Verification (continued)

System definition is under formal configuration control All verification plans approved Draft verification procedures available Verification assets/resourc es identified and available Verification program complete Reports approved Verification article configuration compliance to design package established Technical data package complete Quality control results available Manufacturing and quality control plans complete FCA complete Configuration differences between FCA and PCA units reconciled

Verification Readiness Review (VRR) A formal review conducted to ensure that all SE considerations are satisfied and that the readiness of all support, test, and operational systems is in order to perform the Verification process.

Functional Configuration Audit (FCA) A formal review to verify that the system and all subsystems can perform all of their required design functions in accordance with their functional and allocated configuration baselines.

Configuration reconciliation list Gap of required versus verified performance

Physical Configuration Audit (PCA) A formal audit that establishes the product baseline as reflected in an early production configuration item. The audit determines whether the system was built in accordance with the design package reviewed at the CDR.

Baselined hardware and software configuration Operator and user manuals

5. InService Decision (same)

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AMS Lifecycle Phase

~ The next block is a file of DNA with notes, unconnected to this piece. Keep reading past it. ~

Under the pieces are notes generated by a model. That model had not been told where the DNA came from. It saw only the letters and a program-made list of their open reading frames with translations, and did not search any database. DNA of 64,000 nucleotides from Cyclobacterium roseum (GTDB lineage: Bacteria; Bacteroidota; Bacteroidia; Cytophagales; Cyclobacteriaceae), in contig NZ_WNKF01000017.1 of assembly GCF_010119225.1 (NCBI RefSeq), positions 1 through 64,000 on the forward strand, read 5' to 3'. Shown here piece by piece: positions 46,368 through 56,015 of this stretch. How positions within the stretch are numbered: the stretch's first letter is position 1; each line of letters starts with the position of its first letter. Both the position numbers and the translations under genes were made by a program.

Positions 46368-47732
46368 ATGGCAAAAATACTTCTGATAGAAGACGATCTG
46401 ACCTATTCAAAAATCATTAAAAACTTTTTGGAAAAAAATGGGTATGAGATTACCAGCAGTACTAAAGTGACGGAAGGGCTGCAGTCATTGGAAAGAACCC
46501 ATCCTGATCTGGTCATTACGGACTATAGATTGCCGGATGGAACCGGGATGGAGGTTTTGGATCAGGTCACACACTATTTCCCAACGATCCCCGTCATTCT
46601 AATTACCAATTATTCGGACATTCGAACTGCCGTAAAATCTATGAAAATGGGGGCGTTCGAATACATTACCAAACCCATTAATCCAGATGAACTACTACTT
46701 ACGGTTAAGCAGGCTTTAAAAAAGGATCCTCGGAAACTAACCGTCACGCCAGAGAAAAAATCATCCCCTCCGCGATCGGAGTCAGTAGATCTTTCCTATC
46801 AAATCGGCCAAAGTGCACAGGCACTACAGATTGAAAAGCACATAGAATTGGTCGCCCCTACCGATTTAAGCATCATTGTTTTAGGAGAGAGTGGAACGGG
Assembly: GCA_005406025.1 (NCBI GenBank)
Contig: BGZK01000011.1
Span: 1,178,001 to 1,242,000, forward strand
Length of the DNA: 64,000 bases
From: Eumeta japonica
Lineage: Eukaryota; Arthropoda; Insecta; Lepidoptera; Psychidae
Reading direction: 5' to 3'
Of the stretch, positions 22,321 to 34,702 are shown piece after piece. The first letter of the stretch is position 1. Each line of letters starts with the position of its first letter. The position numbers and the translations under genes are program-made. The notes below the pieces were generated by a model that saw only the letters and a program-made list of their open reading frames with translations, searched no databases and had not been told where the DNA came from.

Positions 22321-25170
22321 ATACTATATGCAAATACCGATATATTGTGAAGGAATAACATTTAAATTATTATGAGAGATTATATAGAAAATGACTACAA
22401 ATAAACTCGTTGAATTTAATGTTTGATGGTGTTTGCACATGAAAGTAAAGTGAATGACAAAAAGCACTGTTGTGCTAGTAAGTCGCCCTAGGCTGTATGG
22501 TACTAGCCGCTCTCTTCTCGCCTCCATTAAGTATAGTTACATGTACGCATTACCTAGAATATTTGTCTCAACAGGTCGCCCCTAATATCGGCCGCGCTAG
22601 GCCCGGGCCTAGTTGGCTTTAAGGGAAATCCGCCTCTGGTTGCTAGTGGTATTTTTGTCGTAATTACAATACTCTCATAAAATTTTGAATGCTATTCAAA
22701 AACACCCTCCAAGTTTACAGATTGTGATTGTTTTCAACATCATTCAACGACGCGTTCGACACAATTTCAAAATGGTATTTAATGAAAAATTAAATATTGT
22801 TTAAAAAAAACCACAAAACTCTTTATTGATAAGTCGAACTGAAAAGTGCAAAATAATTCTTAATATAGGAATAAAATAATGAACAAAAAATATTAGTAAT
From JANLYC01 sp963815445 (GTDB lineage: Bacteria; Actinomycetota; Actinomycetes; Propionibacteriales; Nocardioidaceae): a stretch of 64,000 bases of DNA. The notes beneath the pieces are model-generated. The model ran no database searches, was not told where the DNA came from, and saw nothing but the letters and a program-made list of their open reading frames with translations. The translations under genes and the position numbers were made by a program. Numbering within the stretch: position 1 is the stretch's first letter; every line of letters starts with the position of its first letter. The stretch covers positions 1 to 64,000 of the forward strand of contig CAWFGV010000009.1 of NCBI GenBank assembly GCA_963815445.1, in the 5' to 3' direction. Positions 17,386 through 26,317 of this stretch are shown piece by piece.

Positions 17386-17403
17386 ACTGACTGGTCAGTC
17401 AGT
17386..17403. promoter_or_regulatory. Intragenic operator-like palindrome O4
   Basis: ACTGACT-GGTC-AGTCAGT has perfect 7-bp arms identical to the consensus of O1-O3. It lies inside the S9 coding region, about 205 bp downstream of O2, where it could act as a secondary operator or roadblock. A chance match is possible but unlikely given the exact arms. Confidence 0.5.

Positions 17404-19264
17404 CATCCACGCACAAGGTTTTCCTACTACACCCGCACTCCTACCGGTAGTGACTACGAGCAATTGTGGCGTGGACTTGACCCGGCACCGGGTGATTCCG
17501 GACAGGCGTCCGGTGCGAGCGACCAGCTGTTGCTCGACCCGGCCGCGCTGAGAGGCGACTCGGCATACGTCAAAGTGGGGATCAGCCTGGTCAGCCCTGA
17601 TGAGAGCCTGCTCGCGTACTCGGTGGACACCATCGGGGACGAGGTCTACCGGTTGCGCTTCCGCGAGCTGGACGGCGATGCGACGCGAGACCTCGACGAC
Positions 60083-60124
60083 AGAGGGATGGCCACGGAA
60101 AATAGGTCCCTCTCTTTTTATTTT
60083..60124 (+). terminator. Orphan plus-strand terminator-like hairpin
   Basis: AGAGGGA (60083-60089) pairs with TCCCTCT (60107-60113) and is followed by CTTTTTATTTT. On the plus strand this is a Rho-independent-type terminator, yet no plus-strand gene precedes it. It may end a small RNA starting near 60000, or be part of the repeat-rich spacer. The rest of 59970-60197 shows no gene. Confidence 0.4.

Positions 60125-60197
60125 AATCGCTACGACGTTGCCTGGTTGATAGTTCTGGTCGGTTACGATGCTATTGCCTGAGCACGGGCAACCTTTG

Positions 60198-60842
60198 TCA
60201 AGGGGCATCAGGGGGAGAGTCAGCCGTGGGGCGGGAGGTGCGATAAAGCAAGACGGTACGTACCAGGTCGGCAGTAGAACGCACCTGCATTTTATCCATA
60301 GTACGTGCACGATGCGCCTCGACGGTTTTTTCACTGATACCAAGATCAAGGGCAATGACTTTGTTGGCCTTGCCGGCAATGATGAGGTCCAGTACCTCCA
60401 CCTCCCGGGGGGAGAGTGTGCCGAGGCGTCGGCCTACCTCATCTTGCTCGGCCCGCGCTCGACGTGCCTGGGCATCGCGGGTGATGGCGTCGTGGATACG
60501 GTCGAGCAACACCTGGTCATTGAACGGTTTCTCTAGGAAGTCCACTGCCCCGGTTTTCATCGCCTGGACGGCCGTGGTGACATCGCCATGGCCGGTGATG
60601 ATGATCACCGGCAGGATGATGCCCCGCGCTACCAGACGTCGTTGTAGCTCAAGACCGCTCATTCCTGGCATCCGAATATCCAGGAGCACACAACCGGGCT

SE Milestone Entry Criteria

SE Milestone

SE Milestone Output (SE Products Only)

AMS Investment Decision Gate

In-Service Management Lifecycle metrics and benefits Operational Risk list

In-Service Performance Review (ISPR) A formal technical review to characterize In-Service technical and operational health of the deployed system by providing an assessment of risk, readiness, technical status, and trends in a measurable form that will substantiate In-Service support, budget priorities, and/or possible disposal.

Continued investment recommendati on

3.4 3.4.1 3.4.1.1

AMS Program Phases Mission Analysis Phase Mission Analysis Phase Objectives

The basic objectives of the Mission Analysis (MA) phase are to identify a capability shortfall, quantify a need, and identify potential technological opportunities to address that need. Nonmaterial solutions are also evaluated during this phase. In most cases, the MA consists of activities to validate high-level needs and to seek approval to proceed to the Investment Analysis phase. Mission Analysis has two dimensions: a technical dimension and a programplanning dimension. The technical dimension ensures that a complete understanding of the demand for services has been identified and quantified. This is accompanied by identification and quantification of existing and projected supply of services. The program-planning dimension identifies potential project-scope and estimated resource requirements. The primary outputs of this phase are the final Service Level Mission Need (SLMN); a preliminary Program Requirements (pPR) set documented in a Preliminary Exhibit 300 Attachment 1; definition of Alternatives; a Concept of Use; and an Initial Investment Analysis Plan. The MA phase ends with approval to execute the Investment Analysis Plan, which is obtained at the Investment Analysis Readiness Decision (see Decision #2 in Figure 3.3-1). Figure 3.4-1 is an overview of the primary SE activities that occur during MA.

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Needs Strategy Goals Policy Decisions Constraints Standards Regulations Statutes Legacy System Technology FAA EA Market Research

Figure 3.4-1. Mission Analysis System Engineering Inputs and Outputs